Sep 23, 2016 0
The Times They Are a-Changin.
In a recent survey, 91% of those polled said that “Doctors should monitor cognitive health systematically, especially when prescribing new medicaments.”
This is important news, as anyone who has experienced negative side-effects, cognitive or otherwise, knows.
We need to upgrade our brain health system to reflect the realities, challenges and opportunities in the 21st century, in the midst of the Digital Age we live in.
Where should we start? In this edition of SharpBrains’ e-newsletter, let’s take a look at some emerging tools, scientific studies and fresh ideas. Happy reading, and have a great Fall:
- The Canadian Centre for Aging and Brain Health Innovation (CC-ABHI) launches funding program to spark R&D and commercialization initiatives
- AARP wants to engage Gen X and Millennials with Staying Sharp brain health platform
- IBM and MIT partner to upgrade cognitive computing
- Learning how to mindfully navigate mindfulness apps
- FDA clears two computerized cognitive tests to assist in medical evaluations following brain injury or concussion
- Scientists call for regulations for brain stimulation devices sold directly to consumers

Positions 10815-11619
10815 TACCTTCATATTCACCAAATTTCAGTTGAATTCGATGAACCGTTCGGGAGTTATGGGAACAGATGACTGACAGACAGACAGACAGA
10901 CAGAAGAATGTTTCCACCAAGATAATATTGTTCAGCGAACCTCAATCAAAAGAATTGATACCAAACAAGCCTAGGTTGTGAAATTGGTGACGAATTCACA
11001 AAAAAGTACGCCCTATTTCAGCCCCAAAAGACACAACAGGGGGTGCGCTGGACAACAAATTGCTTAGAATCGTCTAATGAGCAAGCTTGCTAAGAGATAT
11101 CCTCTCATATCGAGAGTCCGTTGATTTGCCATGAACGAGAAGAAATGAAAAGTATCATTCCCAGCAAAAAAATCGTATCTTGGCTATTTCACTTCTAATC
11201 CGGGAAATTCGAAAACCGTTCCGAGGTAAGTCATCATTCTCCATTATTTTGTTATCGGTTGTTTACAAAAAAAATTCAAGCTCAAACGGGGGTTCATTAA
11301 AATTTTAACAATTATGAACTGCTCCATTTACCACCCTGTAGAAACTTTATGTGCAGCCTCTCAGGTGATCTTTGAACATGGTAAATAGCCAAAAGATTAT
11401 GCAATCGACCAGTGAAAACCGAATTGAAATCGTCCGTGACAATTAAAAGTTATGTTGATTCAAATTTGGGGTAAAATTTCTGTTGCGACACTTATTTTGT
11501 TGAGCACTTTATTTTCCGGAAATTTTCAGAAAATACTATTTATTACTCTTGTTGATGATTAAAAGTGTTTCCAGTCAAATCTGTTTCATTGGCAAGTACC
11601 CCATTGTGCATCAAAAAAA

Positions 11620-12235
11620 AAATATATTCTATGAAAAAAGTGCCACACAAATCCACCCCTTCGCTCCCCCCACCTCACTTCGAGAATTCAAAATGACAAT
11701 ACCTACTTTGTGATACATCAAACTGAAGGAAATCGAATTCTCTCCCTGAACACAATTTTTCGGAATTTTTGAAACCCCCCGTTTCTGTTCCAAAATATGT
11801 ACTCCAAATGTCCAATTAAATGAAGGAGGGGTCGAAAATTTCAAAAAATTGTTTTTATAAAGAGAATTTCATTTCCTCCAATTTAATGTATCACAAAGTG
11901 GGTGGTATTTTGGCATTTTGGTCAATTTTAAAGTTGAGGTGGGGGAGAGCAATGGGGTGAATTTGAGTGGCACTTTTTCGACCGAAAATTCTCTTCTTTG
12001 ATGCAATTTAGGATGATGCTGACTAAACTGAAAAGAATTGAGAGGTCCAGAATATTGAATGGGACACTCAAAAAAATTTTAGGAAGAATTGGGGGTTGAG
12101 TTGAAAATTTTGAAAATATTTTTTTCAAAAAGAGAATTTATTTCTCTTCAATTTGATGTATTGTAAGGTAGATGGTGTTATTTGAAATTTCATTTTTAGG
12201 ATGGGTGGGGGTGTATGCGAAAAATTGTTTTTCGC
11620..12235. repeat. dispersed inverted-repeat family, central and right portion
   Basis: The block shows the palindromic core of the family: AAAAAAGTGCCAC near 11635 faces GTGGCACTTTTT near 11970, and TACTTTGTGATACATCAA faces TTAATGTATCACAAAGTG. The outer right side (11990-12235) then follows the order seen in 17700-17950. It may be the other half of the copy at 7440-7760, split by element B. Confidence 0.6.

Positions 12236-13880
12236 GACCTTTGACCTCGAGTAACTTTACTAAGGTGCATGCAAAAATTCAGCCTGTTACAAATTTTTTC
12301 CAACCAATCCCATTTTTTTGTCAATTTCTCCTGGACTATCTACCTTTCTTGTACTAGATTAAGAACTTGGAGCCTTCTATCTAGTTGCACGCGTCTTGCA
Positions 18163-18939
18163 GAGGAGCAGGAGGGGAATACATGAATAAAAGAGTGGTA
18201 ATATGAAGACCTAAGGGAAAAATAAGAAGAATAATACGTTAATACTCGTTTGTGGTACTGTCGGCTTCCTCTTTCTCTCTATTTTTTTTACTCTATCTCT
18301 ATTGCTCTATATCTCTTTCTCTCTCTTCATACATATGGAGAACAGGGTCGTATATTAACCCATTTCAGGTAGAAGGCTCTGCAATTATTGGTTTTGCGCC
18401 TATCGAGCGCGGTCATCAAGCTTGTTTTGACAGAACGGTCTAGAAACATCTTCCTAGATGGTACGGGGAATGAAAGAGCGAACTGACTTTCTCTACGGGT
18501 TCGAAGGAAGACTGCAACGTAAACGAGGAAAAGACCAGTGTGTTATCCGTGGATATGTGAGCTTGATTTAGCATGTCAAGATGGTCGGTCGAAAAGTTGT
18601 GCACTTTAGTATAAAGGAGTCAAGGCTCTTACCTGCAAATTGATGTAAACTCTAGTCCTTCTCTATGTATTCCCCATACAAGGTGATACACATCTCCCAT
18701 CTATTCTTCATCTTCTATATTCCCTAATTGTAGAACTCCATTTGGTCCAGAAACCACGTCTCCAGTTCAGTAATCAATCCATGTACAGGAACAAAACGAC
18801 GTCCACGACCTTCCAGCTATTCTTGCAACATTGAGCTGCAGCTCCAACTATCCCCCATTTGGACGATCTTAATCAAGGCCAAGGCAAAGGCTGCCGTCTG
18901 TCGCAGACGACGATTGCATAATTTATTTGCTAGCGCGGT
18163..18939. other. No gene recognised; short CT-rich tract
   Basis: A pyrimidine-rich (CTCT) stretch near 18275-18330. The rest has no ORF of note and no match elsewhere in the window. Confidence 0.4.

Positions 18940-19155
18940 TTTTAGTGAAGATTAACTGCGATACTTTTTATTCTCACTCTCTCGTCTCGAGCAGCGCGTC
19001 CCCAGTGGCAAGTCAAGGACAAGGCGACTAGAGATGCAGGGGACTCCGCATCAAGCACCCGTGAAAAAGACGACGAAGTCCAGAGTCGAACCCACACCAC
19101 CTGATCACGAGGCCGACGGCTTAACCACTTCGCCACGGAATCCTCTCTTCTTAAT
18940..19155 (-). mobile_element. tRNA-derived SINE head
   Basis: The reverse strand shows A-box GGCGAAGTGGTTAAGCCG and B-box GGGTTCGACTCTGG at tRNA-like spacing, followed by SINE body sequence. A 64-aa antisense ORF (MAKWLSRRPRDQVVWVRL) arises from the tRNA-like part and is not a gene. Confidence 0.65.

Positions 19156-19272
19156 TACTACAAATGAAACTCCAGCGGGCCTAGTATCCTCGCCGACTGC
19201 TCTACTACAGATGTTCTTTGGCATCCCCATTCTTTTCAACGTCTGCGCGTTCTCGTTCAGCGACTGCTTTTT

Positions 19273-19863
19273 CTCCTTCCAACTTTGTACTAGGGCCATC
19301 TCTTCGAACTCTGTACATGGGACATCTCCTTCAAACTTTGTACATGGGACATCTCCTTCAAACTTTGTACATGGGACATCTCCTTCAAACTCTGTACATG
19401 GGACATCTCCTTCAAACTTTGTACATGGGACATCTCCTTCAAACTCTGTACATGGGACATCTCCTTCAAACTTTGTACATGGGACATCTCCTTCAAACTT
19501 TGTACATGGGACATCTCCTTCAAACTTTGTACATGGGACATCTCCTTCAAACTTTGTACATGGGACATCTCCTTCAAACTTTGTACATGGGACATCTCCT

- Train your cingulate cortex to reduce bias and regulate emotions
- Apparently neither Google nor smartphones are frying our brains
- Review finds mixed results on the effectiveness and safety of brain and memory supplements
- Job satisfaction in your 20s and 30s has a significant impact on your physical and mental health in your 40s
- Mastering a new language can promote neural flexibility and increase learning speed
- Three pioneers of neuroplasticity research discuss the present and future of rewiring the brain
- Retooling brain health care with pervasive, inexpensive, data-driven digital technologies
- The Nine Habits of Highly Effective Brains
- More healthcare and research facilities offer multipronged brain fitness programs
- New book on how to practice mindfulness meditation with humor and playfulness
- Harnessing information and communications technology (ICT) to address mental health challenges affecting 700 million people today